“However, we don’t want to view this process as a ‘problem,’ because we have no idea how to solve it — we can’t project a solution.” 
The biggest assumption that amounts to a grand societal lie is that “Everything is fine.” The Social Sustainability Design and Validation Schematic has an uncanny knack for exposing assumptions of our traditional morality and ethics, and the assumptions and beliefs of our culture and larger societies, nationally and internationally. But it takes courage to begin. Perhaps the biggest untested assumption I’ve made is that the citizens of democratic nations are concerned about the survival of their way of life, and will become engaged in designing a sustainable future for their children and grandchildren. But then, perhaps they only see that “everything is fine.”
As God-believers it is vital for each of us to challenge the assumptions of our beliefs and expectations. When we read new material, as an example of this book, if any part of it causes you to have an emotional reaction, perhaps you may even say, “That’s not possible, I don’t believe it!” then it is time to examine your beliefs and expectations against The Values God Gave Us.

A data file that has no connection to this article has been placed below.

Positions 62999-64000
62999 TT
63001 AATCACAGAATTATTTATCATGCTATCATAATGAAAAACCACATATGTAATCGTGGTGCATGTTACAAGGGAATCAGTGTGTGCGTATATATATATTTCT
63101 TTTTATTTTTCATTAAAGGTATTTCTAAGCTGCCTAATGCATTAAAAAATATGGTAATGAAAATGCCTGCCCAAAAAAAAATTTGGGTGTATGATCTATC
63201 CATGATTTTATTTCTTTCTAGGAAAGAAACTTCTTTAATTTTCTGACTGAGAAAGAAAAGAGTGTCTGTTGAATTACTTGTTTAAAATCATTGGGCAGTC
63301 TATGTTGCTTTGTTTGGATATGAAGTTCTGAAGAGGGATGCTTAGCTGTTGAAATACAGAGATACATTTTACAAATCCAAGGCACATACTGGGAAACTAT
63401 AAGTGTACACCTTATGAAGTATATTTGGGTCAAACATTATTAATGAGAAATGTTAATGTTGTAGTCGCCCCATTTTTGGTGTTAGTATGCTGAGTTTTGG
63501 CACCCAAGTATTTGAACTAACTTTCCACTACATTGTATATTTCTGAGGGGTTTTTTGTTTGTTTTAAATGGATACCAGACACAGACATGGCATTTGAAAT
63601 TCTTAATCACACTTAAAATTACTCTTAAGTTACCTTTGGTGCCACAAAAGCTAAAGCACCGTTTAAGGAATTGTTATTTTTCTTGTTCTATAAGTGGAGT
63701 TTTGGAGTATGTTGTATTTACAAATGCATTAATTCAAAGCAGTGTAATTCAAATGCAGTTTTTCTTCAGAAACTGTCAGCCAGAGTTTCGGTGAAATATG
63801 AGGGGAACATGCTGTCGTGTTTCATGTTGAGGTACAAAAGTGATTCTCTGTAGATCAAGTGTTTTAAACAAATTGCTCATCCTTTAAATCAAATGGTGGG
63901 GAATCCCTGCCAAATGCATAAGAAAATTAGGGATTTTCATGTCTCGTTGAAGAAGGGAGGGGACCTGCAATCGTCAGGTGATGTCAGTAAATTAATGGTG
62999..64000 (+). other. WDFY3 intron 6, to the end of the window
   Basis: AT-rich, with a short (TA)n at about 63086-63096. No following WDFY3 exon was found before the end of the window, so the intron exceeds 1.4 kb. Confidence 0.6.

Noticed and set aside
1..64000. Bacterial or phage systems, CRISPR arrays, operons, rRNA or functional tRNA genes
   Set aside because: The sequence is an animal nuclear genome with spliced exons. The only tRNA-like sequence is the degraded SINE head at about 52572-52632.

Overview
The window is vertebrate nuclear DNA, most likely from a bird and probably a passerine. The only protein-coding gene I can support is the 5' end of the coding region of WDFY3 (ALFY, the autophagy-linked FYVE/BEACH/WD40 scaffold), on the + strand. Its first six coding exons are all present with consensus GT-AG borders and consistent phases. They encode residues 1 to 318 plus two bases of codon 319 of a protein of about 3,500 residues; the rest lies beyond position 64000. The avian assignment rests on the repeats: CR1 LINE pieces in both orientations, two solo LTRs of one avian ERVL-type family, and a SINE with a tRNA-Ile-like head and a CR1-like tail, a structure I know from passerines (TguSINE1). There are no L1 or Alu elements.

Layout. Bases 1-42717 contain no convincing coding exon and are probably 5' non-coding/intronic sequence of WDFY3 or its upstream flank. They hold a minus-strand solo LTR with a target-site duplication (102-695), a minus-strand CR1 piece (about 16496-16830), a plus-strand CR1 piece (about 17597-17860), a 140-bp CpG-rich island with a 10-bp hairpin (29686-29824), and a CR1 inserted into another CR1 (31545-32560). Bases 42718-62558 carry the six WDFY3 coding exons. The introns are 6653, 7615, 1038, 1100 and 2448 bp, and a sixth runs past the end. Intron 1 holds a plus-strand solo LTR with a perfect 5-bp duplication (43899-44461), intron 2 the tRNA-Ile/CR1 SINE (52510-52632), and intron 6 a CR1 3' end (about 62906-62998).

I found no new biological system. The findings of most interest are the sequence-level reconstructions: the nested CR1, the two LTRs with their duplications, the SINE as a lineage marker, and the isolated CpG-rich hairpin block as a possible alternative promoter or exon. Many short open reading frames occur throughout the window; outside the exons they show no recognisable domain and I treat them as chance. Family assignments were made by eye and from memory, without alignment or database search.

While most people will agree on the seven values, their logic will challenge those same citizens to make decisions that support the equality of everyone’s sustainability. But, for a community or society to become socially sustainable into an indefinite future, all beliefs and assumptions of traditional morality must be validated to answer the primary question, “Do these beliefs (policies) work? Do these beliefs and their assumptions contribute to the sustainability of ALL individuals, families, communities, and societies?”